On Square Skimmer Security Risks

There’s an “open letter” going around about the alleged security hole created by SquareUp, a startup that gives out free credit card readers for smart phones. To quote the meat of it:

In less than an hour, any reasonably skilled programmer can write an application that will “skim” – or steal – a consumer’s financial and personal information right off the card utilizing an easily obtained Square card reader. How do we know? We did it. Tested on sample Square card readers with our own personal credit cards, we wrote an application in less than an hour that did exactly this.

Allow me to debunk the hell out of this:

  • To skim a card you need physical possession of the card. The numbers are printed on the front. No reader needed.
  • Skimming is normally done by attaching a device in front of a legitimate reader (such as an ATM) so it passively collects data. Not via cell phone. Stealing a credit card, walking to a back ally and skimming doesn’t make any sense.
  • Credit cards numbers are worth almost nothing on the black market. They are sold in bulk. This process is to slow to be viable for even the most brain-dead of criminals to want to bother with.
  • There are easier methods than the above including phishing attacks, becoming a waiter (the best job for credit card thieves), or just hacking one of the many insecure ecommerce sites on the net. An ATM skimmer attached to an ATM is much more profitable and harder to get caught since you can leave and come back later.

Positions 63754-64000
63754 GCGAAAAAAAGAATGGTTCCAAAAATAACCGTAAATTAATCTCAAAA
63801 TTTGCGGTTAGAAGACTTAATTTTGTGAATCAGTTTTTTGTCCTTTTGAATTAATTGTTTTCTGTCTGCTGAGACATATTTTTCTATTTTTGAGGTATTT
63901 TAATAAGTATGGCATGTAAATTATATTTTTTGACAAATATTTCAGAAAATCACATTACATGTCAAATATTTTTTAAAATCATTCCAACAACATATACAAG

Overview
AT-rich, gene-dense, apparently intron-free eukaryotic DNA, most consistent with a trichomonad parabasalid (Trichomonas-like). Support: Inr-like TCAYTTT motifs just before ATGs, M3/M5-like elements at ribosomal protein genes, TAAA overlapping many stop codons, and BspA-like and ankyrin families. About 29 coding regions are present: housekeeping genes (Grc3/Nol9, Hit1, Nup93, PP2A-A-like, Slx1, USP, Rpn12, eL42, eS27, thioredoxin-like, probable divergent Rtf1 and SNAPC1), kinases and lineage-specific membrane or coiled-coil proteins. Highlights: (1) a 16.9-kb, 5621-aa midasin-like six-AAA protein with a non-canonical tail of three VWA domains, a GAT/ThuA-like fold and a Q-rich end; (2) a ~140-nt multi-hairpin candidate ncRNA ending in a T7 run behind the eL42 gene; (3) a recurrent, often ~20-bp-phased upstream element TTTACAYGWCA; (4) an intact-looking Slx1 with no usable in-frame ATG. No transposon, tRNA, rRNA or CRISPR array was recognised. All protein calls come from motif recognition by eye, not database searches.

• Square’s dongle doesn’t encrypt data because it goes directly to the phone. You’d need to extensively modify the device to intercept anything. The connection from your phone to Square seems to be encrypted.
  • Oh yea… They have their logo on top, but never link to their homepage or explain who they are. VeriFone is a vendor of credit card scanners. A direct competitor of Square. They also sell wireless scanners that would compete directly with Square. They cost a lot.

How’d I do?


VeriFone sells “contactless” point of sale systems. I’ve mentioned several times over the past few years how poorly thought out these seem to be. WREG recently did a great story on how easy it is to scan/clone one of these cards to a hotel key (full disclosure: WREG is an affiliate of my employer).